WASHINGTON (AP) — World Bank President David Malpass said Friday he would not resign after coming under fire for remarks earlier this week about climate change.
At a New York Times-sponsored event on Tuesday, Malpass did not respond directly when asked if burning fossil fuels has contributed to global warming. Instead, he said, “I’m not a scientist.”
In an interview with Politico on Friday, Malpass said he would not step down and that none of the bank’s member governments had asked him to do so. He acknowledged he should have done a better job answering questions on Tuesday, including from former Vice President Al Gore, who asked if he was a “climate denier”.
“When asked, ‘Are you a climate denier?’ I should have said no,” he said.
Malpass also said the World Bank is taking a position of “strong leadership” on climate issues.
“It is clear that greenhouse gas emissions from human activity are driving climate change,” Malpass said in Friday’s interview. “So the task for us, for the world, is to bring together the projects and the funding that really have an impact.”
Malpass was appointed to this position by former President Donald Trump in 2019, following the long-standing tradition of allowing the United States to choose the head of the World Bank and European governments to choose the head of the International Monetary Fund. His five-year term ends in April 2024.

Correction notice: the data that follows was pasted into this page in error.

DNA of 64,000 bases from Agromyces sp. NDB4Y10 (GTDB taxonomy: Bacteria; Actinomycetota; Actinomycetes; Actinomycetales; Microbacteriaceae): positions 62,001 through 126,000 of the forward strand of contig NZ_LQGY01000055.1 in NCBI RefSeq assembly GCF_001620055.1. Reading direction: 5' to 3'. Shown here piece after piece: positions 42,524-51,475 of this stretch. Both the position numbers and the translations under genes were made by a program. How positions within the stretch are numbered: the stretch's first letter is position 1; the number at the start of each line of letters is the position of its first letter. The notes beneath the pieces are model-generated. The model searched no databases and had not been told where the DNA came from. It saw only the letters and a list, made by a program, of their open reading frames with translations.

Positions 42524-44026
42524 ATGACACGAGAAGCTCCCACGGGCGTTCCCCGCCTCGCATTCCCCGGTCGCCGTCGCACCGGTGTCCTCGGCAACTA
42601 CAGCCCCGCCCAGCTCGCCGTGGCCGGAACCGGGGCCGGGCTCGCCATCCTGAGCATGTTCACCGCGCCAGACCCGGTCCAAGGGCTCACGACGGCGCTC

White House press secretary Karine Jean-Pierre said Friday the Biden administration disagreed with Malpass’s comments suggesting climate change is not caused by human activity. .
Jean-Pierre did not say whether the administration would seek to remove Malpass, as that would require the approval of other members of the World Bank.
The Treasury Department will “hold Malpass accountable,” Jean-Pierre said, “and support the many staff working on climate change at the World Bank. But again, removal would require a majority of stakeholders .
Environmentalists urged that Malpass be evicted if necessary.
“Climate denial has no place in a world where millions of people are suffering the ravages of this crisis,” said Johanna Chao Kreilick, president of the Union of Concerned Scientists. “Malpass must be replaced immediately.”
Associated Press writer Josh Boak contributed to this report.